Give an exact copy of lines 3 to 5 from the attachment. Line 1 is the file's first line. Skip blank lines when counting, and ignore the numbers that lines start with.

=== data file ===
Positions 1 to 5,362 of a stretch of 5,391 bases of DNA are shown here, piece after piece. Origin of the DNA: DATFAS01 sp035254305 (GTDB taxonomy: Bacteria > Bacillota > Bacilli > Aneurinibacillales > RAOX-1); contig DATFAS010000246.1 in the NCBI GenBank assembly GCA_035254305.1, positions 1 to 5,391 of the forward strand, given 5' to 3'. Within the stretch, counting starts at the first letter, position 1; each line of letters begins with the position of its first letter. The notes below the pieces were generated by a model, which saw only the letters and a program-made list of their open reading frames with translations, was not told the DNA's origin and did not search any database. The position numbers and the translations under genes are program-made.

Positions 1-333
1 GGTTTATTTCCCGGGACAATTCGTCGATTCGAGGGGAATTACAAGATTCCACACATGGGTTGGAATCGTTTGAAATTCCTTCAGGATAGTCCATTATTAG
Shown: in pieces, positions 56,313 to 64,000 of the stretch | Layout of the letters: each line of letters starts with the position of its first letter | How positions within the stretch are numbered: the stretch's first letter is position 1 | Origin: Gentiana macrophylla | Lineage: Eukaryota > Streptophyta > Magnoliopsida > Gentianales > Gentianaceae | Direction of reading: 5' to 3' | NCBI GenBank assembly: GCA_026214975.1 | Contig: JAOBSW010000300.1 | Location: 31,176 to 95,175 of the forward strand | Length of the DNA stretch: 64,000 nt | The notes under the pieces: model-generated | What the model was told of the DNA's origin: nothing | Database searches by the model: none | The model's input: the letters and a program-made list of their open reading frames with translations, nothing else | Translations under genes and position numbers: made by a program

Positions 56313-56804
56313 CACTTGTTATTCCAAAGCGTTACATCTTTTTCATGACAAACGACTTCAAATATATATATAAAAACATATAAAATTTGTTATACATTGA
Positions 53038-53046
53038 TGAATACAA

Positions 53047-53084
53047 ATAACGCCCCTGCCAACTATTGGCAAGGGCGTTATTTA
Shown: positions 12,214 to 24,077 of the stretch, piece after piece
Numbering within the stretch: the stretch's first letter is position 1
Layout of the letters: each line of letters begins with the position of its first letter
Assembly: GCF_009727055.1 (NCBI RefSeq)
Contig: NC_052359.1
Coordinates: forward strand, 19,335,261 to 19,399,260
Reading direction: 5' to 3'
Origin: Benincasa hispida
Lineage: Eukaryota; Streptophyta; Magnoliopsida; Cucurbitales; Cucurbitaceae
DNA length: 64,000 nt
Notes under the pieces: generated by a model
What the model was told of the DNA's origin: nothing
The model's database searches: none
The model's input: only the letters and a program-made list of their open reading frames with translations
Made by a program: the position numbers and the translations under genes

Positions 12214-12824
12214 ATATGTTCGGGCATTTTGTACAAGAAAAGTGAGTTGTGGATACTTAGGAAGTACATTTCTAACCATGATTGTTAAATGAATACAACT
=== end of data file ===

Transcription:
1 GGTTTATTTCCCGGGACAATTCGTCGATTCGAGGGGAATTACAAGATTCCACACATGGGTTGGAATCGTTTGAAATTCCTTCAGGATAGTCCATTATTAG
Shown: in pieces, positions 56,313 to 64,000 of the stretch | Layout of the letters: each line of letters starts with the position of its first letter | How positions within the stretch are numbered: the stretch's first letter is position 1 | Origin: Gentiana macrophylla | Lineage: Eukaryota > Streptophyta > Magnoliopsida > Gentianales > Gentianaceae | Direction of reading: 5' to 3' | NCBI GenBank assembly: GCA_026214975.1 | Contig: JAOBSW010000300.1 | Location: 31,176 to 95,175 of the forward strand | Length of the DNA stretch: 64,000 nt | The notes under the pieces: model-generated | What the model was told of the DNA's origin: nothing | Database searches by the model: none | The model's input: the letters and a program-made list of their open reading frames with translations, nothing else | Translations under genes and position numbers: made by a program

Positions 56313-56804